<a href="http://www.flickr.com/photos/lhoriman/tags/chiapas/"><img src="http://farm4.static.flickr.com/3049/2636019912_181ab6e0d5.jpg"/></a>

    <a href="http://www.flickr.com/photos/lhoriman/tags/chiapas/"><img src="http://farm4.static.flickr.com/3089/2635193445_3f5bc7245e.jpg"/></a>

    I spent one night in San Cristóbal de Las Casas. I wish I could have stayed longer. It's very cute, with pretty architecture, bountiful restaurants, several hostels, and lots of fellow travelers. I only took one picture... of dinner:

    <a href="http://www.flickr.com/photos/lhoriman/tags/chiapas/"><img src="http://farm4.static.flickr.com/3179/2635199921_d434dbd467.jpg"/></a>

    There were a few Zapatista-related signs off the road. You have to look at the fullsize image to read it:

    <a href="http://www.flickr.com/photos/lhoriman/tags/chiapas/"><img src="http://farm4.static.flickr.com/3282/2636024086_cdd216372a.jpg"/></a>

    It reminded me that I need to get this printed onto tshirts:

    <a href="http://www.flickr.com/photos/lhoriman/tags/chiapas/"><img src="http://farm4.static.flickr.com/3182/2637235860_247faffe72.jpg"/></a>
  3. stickfigure

    stickfigure Fiendish Fluoridator

    Joined:
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    I crossed into Guatemala at La Mesilla. This was even easier than the US -> Mexico crossing. There were no lines, I was the only one there. Miracle of miracles, both the Mexican and Guatemalan offices had their own photocopy machines.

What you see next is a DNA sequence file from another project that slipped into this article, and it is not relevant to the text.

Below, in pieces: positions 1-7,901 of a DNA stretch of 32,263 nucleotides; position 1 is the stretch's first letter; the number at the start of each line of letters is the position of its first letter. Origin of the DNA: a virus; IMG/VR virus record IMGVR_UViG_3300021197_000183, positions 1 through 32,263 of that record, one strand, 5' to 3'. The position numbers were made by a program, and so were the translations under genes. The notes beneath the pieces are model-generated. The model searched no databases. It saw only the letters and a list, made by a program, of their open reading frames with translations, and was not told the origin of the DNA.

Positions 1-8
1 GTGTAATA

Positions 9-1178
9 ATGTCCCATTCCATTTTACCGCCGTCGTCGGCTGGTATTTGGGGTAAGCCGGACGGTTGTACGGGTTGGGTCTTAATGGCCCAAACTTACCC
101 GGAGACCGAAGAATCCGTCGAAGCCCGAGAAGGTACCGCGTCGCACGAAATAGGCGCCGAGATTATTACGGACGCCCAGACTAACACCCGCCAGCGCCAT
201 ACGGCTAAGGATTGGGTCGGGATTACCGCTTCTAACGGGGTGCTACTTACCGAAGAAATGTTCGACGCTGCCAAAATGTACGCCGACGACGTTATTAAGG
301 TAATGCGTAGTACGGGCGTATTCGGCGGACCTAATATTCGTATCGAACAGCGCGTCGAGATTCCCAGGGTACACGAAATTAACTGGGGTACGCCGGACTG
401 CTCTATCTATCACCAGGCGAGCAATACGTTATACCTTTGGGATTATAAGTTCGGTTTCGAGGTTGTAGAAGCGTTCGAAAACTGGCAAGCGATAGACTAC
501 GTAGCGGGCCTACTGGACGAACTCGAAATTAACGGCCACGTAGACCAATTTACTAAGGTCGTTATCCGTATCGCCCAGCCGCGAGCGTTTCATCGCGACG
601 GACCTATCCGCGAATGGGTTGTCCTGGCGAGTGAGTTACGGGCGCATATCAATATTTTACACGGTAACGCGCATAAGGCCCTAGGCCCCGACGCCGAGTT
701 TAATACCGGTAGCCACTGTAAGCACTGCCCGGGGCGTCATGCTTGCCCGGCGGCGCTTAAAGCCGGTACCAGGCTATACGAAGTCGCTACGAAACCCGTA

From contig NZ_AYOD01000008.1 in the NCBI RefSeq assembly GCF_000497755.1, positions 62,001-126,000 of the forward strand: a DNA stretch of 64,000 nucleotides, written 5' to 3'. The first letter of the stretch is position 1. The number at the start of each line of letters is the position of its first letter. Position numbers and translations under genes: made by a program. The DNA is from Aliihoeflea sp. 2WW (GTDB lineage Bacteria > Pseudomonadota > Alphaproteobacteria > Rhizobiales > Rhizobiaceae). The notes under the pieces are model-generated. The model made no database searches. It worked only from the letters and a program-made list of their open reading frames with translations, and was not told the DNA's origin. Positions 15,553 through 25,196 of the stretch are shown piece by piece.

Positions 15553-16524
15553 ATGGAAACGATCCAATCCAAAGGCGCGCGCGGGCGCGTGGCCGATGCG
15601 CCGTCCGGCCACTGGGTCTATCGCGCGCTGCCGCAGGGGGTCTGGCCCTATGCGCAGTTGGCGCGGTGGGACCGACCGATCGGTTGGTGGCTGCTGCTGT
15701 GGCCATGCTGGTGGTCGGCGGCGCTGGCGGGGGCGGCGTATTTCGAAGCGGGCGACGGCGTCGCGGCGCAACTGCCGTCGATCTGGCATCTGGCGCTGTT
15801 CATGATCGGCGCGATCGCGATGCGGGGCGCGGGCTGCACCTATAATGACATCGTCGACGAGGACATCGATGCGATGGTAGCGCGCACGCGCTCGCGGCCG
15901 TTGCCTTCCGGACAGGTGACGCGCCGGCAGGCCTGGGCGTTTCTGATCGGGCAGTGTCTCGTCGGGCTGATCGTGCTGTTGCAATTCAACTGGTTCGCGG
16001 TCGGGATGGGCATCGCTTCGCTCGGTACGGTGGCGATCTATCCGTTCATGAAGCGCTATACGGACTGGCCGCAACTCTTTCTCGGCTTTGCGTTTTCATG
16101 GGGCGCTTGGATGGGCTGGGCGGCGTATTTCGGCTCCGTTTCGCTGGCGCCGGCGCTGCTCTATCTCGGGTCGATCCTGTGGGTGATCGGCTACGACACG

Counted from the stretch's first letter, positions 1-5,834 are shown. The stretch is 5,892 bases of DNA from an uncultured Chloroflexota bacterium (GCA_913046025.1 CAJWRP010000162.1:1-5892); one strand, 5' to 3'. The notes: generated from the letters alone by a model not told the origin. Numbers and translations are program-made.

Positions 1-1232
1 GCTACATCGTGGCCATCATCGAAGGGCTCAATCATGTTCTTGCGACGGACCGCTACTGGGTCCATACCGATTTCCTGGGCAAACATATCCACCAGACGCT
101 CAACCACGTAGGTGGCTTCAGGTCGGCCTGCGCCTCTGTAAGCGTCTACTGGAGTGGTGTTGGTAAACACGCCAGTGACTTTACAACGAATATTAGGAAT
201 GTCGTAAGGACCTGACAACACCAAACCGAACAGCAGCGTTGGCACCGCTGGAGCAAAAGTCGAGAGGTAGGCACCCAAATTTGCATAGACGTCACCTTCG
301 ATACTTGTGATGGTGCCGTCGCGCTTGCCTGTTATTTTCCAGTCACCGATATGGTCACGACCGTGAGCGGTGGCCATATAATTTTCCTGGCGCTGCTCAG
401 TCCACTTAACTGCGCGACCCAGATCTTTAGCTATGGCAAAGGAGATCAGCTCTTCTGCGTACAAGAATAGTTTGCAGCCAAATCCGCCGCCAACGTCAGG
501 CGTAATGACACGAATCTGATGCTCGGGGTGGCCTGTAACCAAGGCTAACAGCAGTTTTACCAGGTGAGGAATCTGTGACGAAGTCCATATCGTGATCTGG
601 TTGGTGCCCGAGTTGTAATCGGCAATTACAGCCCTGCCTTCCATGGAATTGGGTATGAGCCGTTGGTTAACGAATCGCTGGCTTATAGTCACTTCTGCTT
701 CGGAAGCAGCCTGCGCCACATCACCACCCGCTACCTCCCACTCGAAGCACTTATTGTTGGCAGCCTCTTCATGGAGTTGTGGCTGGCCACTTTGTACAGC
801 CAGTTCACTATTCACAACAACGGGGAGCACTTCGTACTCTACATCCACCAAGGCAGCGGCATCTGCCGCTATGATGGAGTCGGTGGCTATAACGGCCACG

I won't bore you with the process. It took about 10 minutes to "check out" of Mexico, and about 30 minutes to "check in" to Guatemala. The only surprise is that Guatemala wants to see the title of the vehicle rather than the registration. I brought color photocopies of my title for just such an eventuality.

    Looking back at the Mexico aduana:

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    This is what you see immediately after crossing into Guatemala:

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    First impressions of Guatemala:

    * WOW! It's even more stunningly beautiful than Chiapas. Tall, narrow canyons. Rivers. Waterfalls. High-mountain meadows. Rain, rain, rain. It's cold, like Seattle fall weather.

    * All Guatemalan money is faded and damp and feels like it's been run through the laundry several times.

    * If you just looked at the cars, Guatemala looks like a very wealthy country. Most are big and newish. Toyota 4x4s and SUVs are especially popular. In fact, 9 out of 10 cars on the road are Toyota products - no exaggeration, I counted out a pretty large sample.

    * Any illusion of wealth created by the traffic is immediately shattered by the architecture.

    * Motorcycles are everywhere! Mostly big-bore singles. I don't know how people ride them, Guatemalans are short.